'SharedGroups': {},
                                          'TimingIDs': {},
                                          'Timings': None,
                                          'Uuid': '01cfb471-ba38-453a-b0e2-8ddb397dfe9c',
                                          'Value': 99,
                                          'Weight': 1200}]},
            'Disabled': False,
            'ID': 'cgrates.org:Nick_Test_123',
            'UnitCounters': None,
            'UpdateTime': '2023-10-15T10:27:52.865144268+11:00'}}

Great start!

Making Actions Useful

Well congratulations, we took something we previously did with one API call (SetBalance), and we did it with two (SetAction and ExcecuteAction)!

But let’s start paying efficiency dividends,

When we add a balance, let’s also add a CDR log event so we’ll know the account was credited with the balance when we call the GetCDRs API call.

We’d just modify our SetActions to include an extra step:

Action_Signup_Bonus = {
    "id": "0",
    "method": "ApierV1.SetActions",
    "params": [
        {
          "ActionsId": "Action_Add_Signup_Bonus",
          "Actions": [
              {
                  "Identifier": "*topup",
                  "BalanceId": "Balance_Signup_Bonus",
...
              }, 
              {
                  "Identifier": "*cdrlog",
                  "BalanceId": "",
                  "BalanceUuid": "",
                  "BalanceType": "*monetary",
                  "Directions": "*out",
                  "Units": 0,
                  "ExpiryTime": "",
                  "Filter": "",
                  "TimingTags": "",
                  "DestinationIds": "",
                  "RatingSubject": "",
                  "Categories": "",
                  "SharedGroups": "",
                  "BalanceWeight": 0,
                  "ExtraParameters": "{\"Category\":\"^activation\",\"Destination\":\"Your sign up Bonus\"}",
                  "BalanceBlocker": "false",
                  "BalanceDisabled": "false",
                  "Weight": 10
              }
]}]}
pprint.pprint(CGRateS_Obj.SendData(Action_Signup_Bonus))

Boom, now we’ll get a CDR created when the Action is triggered.

But let’s push this a bit more and add some more steps in the Action:

As well as adding balance and putting in a CDR to record what we did, let’s also send a notification to our customer via an HTTP API (BYO customer push notification system) and log to Syslog what’s going on.

# Add a Signup Bonus of $99 to the account with type *monetary expiring a month after it's added
Action_Signup_Bonus = {
    "id": "0",
    "method": "ApierV1.SetActions",
    "params": [
        {
          "ActionsId": "Action_Add_Signup_Bonus",
          "Actions": [
              {
                  "Identifier": "*topup",
                  "BalanceId": "Balance_Signup_Bonus",
                  "BalanceUuid": "",
                  "BalanceType": "*monetary",
                  "Directions": "*out",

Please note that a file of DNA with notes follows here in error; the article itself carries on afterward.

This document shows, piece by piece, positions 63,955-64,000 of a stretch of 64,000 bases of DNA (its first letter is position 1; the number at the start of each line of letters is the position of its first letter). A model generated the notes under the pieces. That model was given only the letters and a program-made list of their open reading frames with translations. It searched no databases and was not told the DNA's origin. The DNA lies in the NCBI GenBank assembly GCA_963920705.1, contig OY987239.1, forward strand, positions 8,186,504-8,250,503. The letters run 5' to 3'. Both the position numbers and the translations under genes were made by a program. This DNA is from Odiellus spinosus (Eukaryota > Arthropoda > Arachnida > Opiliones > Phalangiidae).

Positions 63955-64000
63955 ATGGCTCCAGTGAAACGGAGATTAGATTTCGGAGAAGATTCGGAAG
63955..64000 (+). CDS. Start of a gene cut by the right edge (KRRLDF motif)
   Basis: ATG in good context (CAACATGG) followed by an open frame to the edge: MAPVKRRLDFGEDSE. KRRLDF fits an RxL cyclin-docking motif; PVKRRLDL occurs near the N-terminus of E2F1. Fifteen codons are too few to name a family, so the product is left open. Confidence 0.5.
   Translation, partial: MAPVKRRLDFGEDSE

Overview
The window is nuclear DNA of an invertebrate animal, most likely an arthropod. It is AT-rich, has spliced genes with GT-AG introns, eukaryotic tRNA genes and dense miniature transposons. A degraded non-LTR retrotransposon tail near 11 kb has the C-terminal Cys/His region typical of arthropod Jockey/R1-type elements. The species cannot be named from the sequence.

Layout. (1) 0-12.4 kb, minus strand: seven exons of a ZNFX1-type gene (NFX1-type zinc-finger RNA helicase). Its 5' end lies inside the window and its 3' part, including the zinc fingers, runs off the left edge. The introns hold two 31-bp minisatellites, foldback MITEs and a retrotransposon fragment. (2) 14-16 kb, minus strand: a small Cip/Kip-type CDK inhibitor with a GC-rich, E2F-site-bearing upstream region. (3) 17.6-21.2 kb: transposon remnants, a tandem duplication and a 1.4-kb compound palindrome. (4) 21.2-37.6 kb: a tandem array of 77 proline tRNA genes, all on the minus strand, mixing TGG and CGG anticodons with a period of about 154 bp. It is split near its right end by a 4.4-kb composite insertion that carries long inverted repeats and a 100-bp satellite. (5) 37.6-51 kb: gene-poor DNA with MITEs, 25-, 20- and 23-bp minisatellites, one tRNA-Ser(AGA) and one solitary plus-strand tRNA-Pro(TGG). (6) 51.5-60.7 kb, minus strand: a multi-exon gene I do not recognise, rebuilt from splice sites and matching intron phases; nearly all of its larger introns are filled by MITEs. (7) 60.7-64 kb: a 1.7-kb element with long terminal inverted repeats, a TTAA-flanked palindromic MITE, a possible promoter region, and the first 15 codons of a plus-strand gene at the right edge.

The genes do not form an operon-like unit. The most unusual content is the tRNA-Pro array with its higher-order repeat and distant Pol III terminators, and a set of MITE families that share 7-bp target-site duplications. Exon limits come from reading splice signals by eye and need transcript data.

"Units": 99,
                  "ExpiryTime": "*month",
                  "Filter": "",
                  "TimingTags": "",
                  "DestinationIds": "",
                  "RatingSubject": "",
                  "Categories": "",
                  "SharedGroups": "",
                  "BalanceWeight": 1200,
                  "ExtraParameters": "",
                  "BalanceBlocker": "false",
                  "BalanceDisabled": "false",
                  "Weight": 90
              },
              {
                  "Identifier": "*cdrlog",
                  "BalanceId": "",
                  "BalanceUuid": "",
                  "BalanceType": "*monetary",
                  "Directions": "*out",
                  "Units": 0,
                  "ExpiryTime": "",
                  "Filter": "",
                  "TimingTags": "",
                  "DestinationIds": "",
                  "RatingSubject": "",
                  "Categories": "",
                  "SharedGroups": "",
                  "BalanceWeight": 0,
                  "ExtraParameters": "{\"Category\":\"^activation\",\"Destination\":\"Your sign up Bonus\"}",
                  "BalanceBlocker": "false",
                  "BalanceDisabled": "false",
                  "Weight": 80
              },
              {
                  "Identifier": "*http_post_async",
                  "ExtraParameters": "http://10.177.2.135/example_endpoint",
                  "ExpiryTime": "*unlimited",
                  "Weight": 70
              },
              {
                  "Identifier": "*log",
                  "Weight": 60
              }
          ]}]}
pprint.pprint(CGRateS_Obj.SendData(Action_Signup_Bonus))

Phew! That’s a big action, but if we execute the action again using ExecuteAction, we’ll get all these things happening at once:

Okay, now we’re getting somewhere!

ActionPlans

Having an Action we can trigger manually via the API is one thing, but being able to trigger it automatically is where it really comes into its own.

Let’s define an ActionPlan, that is going to call our Action named “Action_Add_Signup_Bonus” as soon as the ActionPlan is assigned to an Account.

# Create ActionPlan using SetActionPlan to trigger the Action_Signup_Bonus ASAP
SetActionPlan_Signup_Bonus_JSON = {
    "method": "ApierV1.SetActionPlan",
    "params": [{
        "Id": "ActionPlan_Signup_Bonus",
        "ActionPlan": [{
            "ActionsId": "Action_Add_Signup_Bonus",
            "Years": "*any",
            "Months": "*any",
            "MonthDays": "*any",
            "WeekDays": "*any",
            "Time": "*asap",
            "Weight": 10
        }],